I thought we’d start with something a little friendlier—Plants vs. Zombies, maybe—but this is my son’s chance to take me to school, and he’s taking it seriously. He’s going Full Metal Jackson: We’ve rented Call of Duty: Black Ops, one of the most popular video games of the last year, which has a zombie mode, and he’s giving me the tour. “I love zombie games,” he tells me, mustering all the authority a twelve-year-old can—which, in the world of video games, is a helluva lot more than me.
I hear Call of Duty can get splattery, so even though it seems counterintuitive for a zombie experience, I ask him to disengage the graphic content.
“Good,” he says. “I don’t like that stuff.”
He normally wouldn’t have the game at all but I’ve rented it as “homework” and have asked him to show me what all the fuss is about. I don’t game, which is a little surprising to me even yet now, considering how much of a fanboy I can be about comics and movies and other sci-fi stuff.
Part of me is secretly delighted that I somehow managed to avoid that fate. I can easily justify escaping into another world by reading a book, yet I’m snobbish and scornful of escaping into another world by playing a video game. I still don’t know what, if anything, to make of that.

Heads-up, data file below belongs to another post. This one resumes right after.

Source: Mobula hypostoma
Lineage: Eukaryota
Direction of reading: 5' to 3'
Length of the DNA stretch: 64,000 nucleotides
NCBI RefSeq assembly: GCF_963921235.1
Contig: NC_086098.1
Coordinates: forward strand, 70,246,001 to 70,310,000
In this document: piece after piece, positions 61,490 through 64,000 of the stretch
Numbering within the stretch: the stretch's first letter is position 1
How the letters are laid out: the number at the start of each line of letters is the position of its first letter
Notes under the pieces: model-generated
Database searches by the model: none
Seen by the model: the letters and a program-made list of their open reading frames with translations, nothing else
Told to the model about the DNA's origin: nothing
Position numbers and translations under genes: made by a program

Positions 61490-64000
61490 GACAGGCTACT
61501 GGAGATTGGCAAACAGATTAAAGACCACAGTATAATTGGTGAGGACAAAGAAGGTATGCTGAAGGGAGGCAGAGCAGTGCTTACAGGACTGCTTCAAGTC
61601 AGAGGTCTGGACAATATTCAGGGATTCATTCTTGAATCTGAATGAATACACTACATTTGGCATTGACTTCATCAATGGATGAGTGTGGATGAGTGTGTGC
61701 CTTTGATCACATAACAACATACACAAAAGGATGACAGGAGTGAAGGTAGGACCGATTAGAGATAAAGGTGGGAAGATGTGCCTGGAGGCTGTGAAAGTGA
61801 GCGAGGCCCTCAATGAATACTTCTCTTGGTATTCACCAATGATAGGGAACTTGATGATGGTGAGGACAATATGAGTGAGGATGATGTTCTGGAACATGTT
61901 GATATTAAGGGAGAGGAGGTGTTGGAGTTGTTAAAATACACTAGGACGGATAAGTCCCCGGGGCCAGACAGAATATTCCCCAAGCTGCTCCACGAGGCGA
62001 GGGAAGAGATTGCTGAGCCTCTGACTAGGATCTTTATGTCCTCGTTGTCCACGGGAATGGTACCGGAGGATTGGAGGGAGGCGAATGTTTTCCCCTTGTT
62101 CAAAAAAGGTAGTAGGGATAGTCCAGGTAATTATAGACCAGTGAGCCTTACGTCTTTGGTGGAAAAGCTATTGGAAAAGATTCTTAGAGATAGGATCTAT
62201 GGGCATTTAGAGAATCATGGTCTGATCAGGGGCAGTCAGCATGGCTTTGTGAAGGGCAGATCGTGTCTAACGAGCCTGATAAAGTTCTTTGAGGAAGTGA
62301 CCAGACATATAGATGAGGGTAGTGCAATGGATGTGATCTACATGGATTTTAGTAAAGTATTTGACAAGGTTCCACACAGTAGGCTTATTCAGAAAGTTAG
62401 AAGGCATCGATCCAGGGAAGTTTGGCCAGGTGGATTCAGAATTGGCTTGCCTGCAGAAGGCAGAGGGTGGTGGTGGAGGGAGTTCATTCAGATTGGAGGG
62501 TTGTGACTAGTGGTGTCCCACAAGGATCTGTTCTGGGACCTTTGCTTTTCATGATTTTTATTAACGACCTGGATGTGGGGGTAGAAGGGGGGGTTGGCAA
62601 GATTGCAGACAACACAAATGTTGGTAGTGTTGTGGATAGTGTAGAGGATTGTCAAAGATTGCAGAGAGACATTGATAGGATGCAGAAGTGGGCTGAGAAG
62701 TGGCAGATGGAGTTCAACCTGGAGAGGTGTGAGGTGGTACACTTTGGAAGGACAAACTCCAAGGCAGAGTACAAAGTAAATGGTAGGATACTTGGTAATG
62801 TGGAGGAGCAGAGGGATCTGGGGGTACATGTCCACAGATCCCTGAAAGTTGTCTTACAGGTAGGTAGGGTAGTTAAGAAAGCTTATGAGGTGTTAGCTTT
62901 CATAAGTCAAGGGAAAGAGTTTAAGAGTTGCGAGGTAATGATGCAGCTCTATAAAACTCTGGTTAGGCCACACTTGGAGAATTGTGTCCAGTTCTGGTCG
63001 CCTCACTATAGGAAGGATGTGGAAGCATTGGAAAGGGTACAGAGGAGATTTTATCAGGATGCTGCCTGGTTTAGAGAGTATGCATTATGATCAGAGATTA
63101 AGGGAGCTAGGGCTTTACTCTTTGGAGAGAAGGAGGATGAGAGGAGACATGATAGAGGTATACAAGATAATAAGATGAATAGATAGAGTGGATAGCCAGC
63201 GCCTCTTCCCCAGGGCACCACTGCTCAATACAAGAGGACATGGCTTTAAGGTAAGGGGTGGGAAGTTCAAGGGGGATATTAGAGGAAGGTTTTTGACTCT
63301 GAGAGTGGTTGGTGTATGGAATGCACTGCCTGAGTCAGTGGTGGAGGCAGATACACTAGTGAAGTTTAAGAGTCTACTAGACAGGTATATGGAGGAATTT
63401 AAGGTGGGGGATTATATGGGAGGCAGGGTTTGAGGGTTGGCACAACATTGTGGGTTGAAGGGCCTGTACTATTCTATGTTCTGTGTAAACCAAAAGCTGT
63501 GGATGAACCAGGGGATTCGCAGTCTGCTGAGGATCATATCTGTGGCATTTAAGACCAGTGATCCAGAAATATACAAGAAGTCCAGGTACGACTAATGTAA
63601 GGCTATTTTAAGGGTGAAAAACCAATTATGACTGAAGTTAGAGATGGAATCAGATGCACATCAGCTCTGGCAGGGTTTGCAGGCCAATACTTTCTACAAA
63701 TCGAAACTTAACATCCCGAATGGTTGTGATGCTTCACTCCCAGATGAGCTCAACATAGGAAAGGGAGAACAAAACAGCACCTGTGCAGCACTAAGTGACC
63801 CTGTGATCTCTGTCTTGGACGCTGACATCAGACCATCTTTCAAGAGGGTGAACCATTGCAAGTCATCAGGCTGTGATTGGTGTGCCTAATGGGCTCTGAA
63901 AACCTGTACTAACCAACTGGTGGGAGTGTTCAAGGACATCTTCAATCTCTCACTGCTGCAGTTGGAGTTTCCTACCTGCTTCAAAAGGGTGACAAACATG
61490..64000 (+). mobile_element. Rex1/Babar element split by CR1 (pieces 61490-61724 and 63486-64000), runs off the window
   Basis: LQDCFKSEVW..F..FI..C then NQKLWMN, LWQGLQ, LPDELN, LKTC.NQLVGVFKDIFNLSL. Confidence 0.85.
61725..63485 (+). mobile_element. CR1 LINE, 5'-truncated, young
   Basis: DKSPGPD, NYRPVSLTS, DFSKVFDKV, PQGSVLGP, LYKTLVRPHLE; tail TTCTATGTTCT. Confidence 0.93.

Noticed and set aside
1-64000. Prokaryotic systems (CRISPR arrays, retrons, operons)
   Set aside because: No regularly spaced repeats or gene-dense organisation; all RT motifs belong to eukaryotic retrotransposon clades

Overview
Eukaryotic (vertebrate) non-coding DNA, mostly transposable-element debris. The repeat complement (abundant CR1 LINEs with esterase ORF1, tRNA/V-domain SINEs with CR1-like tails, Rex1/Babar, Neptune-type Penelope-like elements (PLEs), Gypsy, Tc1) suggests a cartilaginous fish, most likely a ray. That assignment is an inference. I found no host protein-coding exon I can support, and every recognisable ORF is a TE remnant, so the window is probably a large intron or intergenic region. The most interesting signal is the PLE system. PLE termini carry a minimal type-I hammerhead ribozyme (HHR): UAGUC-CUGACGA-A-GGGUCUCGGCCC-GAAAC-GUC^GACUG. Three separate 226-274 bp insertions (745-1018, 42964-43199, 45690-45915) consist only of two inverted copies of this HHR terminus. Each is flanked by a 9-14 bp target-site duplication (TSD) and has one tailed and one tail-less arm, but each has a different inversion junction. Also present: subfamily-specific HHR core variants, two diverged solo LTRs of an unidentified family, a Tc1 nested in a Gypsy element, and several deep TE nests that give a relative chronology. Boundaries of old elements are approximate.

I let Jackson play, though—and he does his part by pointing out things he’s seen that show how games improve eye-hand coordination or that they improve the speed by which brains process information or anything along those lines that somehow makes his gaming seem even just a little good for him. “Just don’t play all the time,” I implore. “Read a book, too.”
But today, we’re all business. Jackson sees this as his chance to help me with my doctoral work. Today, it’s his duty to play videogames, he says. “My ‘Call of Duty,’” he adds.
The first-person perspective of the game weirds me out a little. Our characters is strapped into a chair in a dingy room with banks of TV screens blaring 1960s news footage at us. I worry that I’m about to be water-boarded.
I hear something about time-travel, though, and before I know it, Jackson has us in a room that had one been resplendent with antique furniture and beautiful woodworking. A grand staircase curves up along one wall. Everything’s broken. Piles of rubble sit in corners. Doors and windows are boarded over. We’re carrying a pistol.
“Head shots,” I remind him. “They’re zombies. Head shots.” I don’t know anything about video games, but I do know zombies.